Landslide on cards for establishment camp
Pro-establishment candidates racing in geographic constituencies in the Legislative Council election next month are still likely to snatch most, if not all, of the 20 seats, despite many non-pro-establishment candidates managing to get nominations from pro-Beijing heavyweights, commentator Ivan Choy Chi-keung said.
Choy, senior political lecturer from the Chinese University of Hong Kong, told The Standard that the new single non-transferable voting system is beneficial to the two main camps within the city as they can each get one seat within a geographical constituency.
"But the non-pro-establishment candidates are not that appealing to voters as they are lesser-known, and surveys also showed that the majority of pro-democracy supporters do not support members from the camp to stand in the December elections," Choy said.
"That would mean that the drop in voting rate is likely to be caused by the absence of pro-democracy supporters, therefore it is likely that the pro-establishment camp can snatch all two seats in a geographical constituency," he added, "The lower the voter turnout rate, the more it is disadvantageous to the non-pro-establishment candidates."
Pro-democracy supporters were in fact among the first 4.7 million voters to cast their ballots after Beijing overhauled Hong Kong's electoral system in March this year.
Cheung Chi-kong, Hong Kong deputy to the Chinese People's Political Consultative Conference, wrote in a commentary yesterday that candidates labelling themselves "non-pro-establishment" might be "very problematic."
"Those who refuse to support the establishment that is built on the 'One Country, Two Systems' principle ... might not even get through the Candidates Eligibility Review Committee's screening," Cheung said.
"You can label yourself 'pro-democracy,' but you must also be pro-establishment," he added.
Cheung also said it is totally within expectations that the voting rate will not be high after Beijing swept the opposition out of legislature, and he expects 20 percent of registered voters will cast their ballots on December 19.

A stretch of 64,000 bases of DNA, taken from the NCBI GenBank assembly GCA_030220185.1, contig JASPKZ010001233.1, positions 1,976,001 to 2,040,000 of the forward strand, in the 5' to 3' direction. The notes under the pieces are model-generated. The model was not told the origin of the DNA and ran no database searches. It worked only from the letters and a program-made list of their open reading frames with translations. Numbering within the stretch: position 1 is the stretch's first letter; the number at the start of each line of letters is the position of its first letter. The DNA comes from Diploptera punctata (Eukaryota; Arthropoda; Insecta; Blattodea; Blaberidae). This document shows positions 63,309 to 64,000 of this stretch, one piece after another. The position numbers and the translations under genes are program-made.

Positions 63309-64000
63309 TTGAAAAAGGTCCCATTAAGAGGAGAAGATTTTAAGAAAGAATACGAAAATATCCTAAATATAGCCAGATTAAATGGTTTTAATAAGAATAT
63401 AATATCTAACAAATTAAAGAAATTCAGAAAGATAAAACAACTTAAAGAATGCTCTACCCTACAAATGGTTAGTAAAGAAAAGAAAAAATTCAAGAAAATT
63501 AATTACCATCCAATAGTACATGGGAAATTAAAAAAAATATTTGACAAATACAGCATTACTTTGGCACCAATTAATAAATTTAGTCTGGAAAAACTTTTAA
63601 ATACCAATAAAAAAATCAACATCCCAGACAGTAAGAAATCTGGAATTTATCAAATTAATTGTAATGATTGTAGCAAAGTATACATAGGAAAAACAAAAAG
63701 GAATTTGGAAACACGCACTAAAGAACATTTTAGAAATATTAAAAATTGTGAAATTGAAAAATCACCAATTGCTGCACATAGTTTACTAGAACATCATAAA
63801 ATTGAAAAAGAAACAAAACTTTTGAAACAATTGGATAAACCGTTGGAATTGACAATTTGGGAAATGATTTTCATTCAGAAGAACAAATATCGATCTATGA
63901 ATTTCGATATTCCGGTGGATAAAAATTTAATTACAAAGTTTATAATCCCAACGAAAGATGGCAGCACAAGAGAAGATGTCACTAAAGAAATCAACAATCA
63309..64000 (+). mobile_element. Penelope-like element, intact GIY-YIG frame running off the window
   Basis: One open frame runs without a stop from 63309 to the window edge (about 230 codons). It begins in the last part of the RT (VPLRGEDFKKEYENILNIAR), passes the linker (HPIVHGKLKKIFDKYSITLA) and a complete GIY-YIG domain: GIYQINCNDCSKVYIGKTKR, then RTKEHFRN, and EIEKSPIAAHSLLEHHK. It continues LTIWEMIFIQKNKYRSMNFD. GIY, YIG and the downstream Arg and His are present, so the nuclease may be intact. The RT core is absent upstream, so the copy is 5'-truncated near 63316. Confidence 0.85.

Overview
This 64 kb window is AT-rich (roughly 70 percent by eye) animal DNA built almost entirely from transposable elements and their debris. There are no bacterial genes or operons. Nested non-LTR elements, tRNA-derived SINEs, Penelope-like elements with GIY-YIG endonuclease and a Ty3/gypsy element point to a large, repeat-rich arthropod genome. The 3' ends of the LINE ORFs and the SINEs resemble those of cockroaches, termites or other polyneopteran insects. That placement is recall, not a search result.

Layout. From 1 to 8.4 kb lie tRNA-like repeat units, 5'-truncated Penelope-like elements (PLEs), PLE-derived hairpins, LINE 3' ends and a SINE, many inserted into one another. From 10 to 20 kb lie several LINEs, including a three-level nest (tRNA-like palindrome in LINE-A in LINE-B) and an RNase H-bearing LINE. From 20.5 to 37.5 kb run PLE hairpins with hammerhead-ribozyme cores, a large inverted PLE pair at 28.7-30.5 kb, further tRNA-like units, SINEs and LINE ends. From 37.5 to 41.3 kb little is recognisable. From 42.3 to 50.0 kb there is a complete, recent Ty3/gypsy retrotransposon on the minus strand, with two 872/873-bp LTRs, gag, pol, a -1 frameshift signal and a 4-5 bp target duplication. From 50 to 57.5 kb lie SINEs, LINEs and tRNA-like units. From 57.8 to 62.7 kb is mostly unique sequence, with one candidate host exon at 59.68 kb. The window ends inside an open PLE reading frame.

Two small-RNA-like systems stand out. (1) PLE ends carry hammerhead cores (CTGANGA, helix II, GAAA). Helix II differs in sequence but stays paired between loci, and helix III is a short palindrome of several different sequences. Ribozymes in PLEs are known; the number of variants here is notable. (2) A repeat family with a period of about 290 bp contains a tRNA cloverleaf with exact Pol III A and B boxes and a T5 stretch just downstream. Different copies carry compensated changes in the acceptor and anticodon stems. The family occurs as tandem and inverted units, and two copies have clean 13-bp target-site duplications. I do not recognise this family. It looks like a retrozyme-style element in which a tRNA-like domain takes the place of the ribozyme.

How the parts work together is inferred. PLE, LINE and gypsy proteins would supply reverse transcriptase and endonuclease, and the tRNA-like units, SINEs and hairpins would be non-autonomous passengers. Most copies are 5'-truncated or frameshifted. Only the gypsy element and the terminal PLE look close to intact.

Apart from the record-breaking voting rate in the 2019 District Council elections, which was at over 71 percent, the voter turnout usually stands at 30 to 40 percent, according to Cheung. "Even with immense promotion, the voting rate could only reach some 30 percent, and if the final voter turnout is 35 percent, it is just a 10 percent drop from the 45 percent voting rate in 2008," he added.
Cheung also said the voting rate under the new electoral system will not affect the patriotic camp's election results, so it will solely remain a topic for academic discussions or a family chat topic.
After the electoral changes, the number of directly elected seats were slashed from 35 to 20, with five original geographical constituencies re-divided into ten with two lawmakers each.
Instead of a proportional representation voting system that was used in elections since Hong Kong's handover in 1997, a single non-transferable voting system will be used in future elections.
A few districts are also split into half and belong to different geographical constituencies, including Wong Tai Sin, Yuen Long and Shatin.
Wong Tai Sin, which originally belongs to Kowloon East constituency, will have its northern and western part belong to the Kowloon Central constituency, and southern and eastern part belong to Kowloon East.
The situation also applies to Yuen Long, as the southern and eastern parts belong to New Territories North West, and northern and western parts belong to New Territories North.
For Sha Tin, the eastern part now belongs to New Territories South East, and the western part belongs to New Territories North East.